One of the latest relevant scientific studies on the new SARS-CoV-2 coronavirus and the disease COVID-19 reveals that people who have alterations in genes related to the immune system are at higher risk of severe forms of COVID-19, by highlighting the genetic variants linked to the development of life-threatening diseases in coronavirus patients.
The study, which involved 2244 UK patients and went published in the prestigious journal Nature, helps scientists and doctors to develop new treatment strategies for people with severe COVID-19 and they suggest some existing drugs that could be useful to treat these critically ill patients. But fundamentally, The investigation seeks to unravel one of the great mysteries of this pandemic: why the coronavirus affects different people so differently, with conditions ranging from asymptomatic infection to death.
“This is a Incredibly interesting article that clarifies why some people are at higher risk of a mild infection turning into a life-threatening illness. Interestingly, at least one of the SNP genes (single nucleotide polymorphisms, the genetic mutation they are exploring) referenced here it is more common in people of Indian and African origin, which is consistent with the observation that people from these ethnic groups are at increased risk of having a poor outcome from COVID-19”Explained Dr. David Strain, senior clinical professor at the University of Exeter and chairman of the British Medical Association’s Medical Academic Staff Committee, who analyzed the published paper.
“However, one of the main limitations of this study is that they tried to exclude people who had previously tested positive for coronavirus. Ideally, to differentiate between those with susceptibility to severe disease, all controls would have also been exposed to the Coronavirus, and we would be comparing those who tested positive but only had mild illness with those who were hospitalized. Currently, the implications of this are limited. These data are useful for predicting those who are at risk, However, most of us don’t know what our genes are like. In the near future, however, additional interest may arise from a greater understanding of what these genes do. Knowing what they do can create greater opportunities to develop future treatments. For example, TYK2 gene is associated with inflammatory responses known to cause the ‘cytokine storm’ which is responsible for the death of the youngest patients who contract this condition, added the expert.
“The other area of interest is association between a genetic predictor of adiposity (obesity) and poor outcomes. This suggests that the association may be genetic in origin, so lifestyle measures to address obesity may not be beneficial if this represents a predisposition rather than an effect of obesity itself. The authors themselves highlight the biases in the populations they enrolled in the study and their comparators, however, this is an important consideration in the future ”, Strain remarked.
Immune system functions
The key to research in which 208 intensive care units in the United Kingdom have participated -more than 95% of those in the country-, resides in analyzing at least two functions of the immune system of our body. On the one hand, defense against viral infections, which has an important protective role in the initial phases of COVID-19. And on the other, inflammation reactions that aggravate the disease in more advanced stages.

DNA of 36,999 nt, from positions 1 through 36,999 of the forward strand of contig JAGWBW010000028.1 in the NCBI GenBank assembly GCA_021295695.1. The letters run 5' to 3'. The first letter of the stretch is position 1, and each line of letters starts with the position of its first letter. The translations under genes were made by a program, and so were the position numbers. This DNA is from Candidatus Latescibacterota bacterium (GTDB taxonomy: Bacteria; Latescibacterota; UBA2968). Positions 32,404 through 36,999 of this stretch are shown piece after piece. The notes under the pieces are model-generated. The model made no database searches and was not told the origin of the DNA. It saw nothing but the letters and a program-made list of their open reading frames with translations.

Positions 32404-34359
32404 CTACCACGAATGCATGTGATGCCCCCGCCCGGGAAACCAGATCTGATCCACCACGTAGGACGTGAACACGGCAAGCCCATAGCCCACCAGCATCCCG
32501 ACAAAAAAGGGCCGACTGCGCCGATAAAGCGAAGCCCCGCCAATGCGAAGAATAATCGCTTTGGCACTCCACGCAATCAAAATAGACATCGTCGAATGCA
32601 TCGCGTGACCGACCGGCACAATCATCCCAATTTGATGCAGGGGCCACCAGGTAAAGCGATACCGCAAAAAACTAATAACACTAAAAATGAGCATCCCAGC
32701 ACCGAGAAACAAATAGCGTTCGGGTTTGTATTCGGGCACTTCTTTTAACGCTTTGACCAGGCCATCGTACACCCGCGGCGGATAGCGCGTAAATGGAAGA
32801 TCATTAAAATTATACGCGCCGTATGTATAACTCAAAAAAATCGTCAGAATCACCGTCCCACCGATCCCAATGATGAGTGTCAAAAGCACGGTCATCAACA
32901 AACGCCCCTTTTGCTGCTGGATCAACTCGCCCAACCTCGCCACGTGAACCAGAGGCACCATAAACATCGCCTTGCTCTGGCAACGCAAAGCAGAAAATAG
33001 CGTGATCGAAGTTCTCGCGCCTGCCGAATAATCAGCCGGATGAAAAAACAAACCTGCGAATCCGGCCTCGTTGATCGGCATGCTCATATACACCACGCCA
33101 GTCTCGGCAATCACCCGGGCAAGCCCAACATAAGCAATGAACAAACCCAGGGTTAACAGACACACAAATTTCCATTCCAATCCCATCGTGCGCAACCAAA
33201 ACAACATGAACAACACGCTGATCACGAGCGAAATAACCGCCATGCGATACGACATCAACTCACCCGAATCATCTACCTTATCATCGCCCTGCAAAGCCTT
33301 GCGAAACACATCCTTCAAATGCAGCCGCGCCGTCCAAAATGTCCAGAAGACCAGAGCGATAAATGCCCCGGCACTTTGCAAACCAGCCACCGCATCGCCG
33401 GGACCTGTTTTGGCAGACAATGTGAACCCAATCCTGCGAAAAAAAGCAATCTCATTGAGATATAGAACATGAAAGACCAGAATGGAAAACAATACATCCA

“Genetics influence the likelihood of severe COVID”, Stated Erola Pairó-Castiñeira, a computational biologist from Barcelona who currently works at the University of Edinburgh and the first author of the research. compared the genomes of critically ill patients with genomes of the general population. This allowed identifying seven genes that present differences between the two groups. Four of these genes (called IFNAR2, OAS1, OAS2 and OAS3) are important in the early phase of the disease, which is characterized by a rapid increase in the amount of virus in the body.
The experts explained that the alterations found in the IFNAR2 gene reduce the activity of interferons, a group of proteins involved in the initial response against viruses. The discovery suggests that an interferon treatment, if given early in the infection, could be effective in preventing COVID-19 from progressing to severe conditions. There are even experimental drugs that can act on the proteins produced by the OAS genes, the authors of the research point out in Nature.
The other three genes that were identified (TYK2, CCR2 and DPP9) They appear in advanced stages of the disease, characterized by an excessive inflammatory reaction that damages the body itself. Drugs developed for rheumatoid arthritis that act on the activity of the TYK2 and CCR2 genes, such as baricitinib, have already been tested in combination with the antiviral remdesivir to treat severely COVID patients. According to results presented last week in The New England Journal of Medicine, mortality was 35% lower among patients who received the two drugs than among those who received remdesivir alone. Among survivors, the time from initiation of treatment to recovery was reduced from 18 to 10 days with the combination of the two drugs.
According to statistics, less than 3% of people who suffer serious complications from COCVID-19 have any of these genetic alterations. “This research is relevant to all people with severe COVID-19 because it reveals the molecular mechanisms that lead to complications. We are hopeful that this understanding will help us find drugs to treat all critically ill patients, ”concluded Kenneth Baillie, director of the work, University of Edinburgh.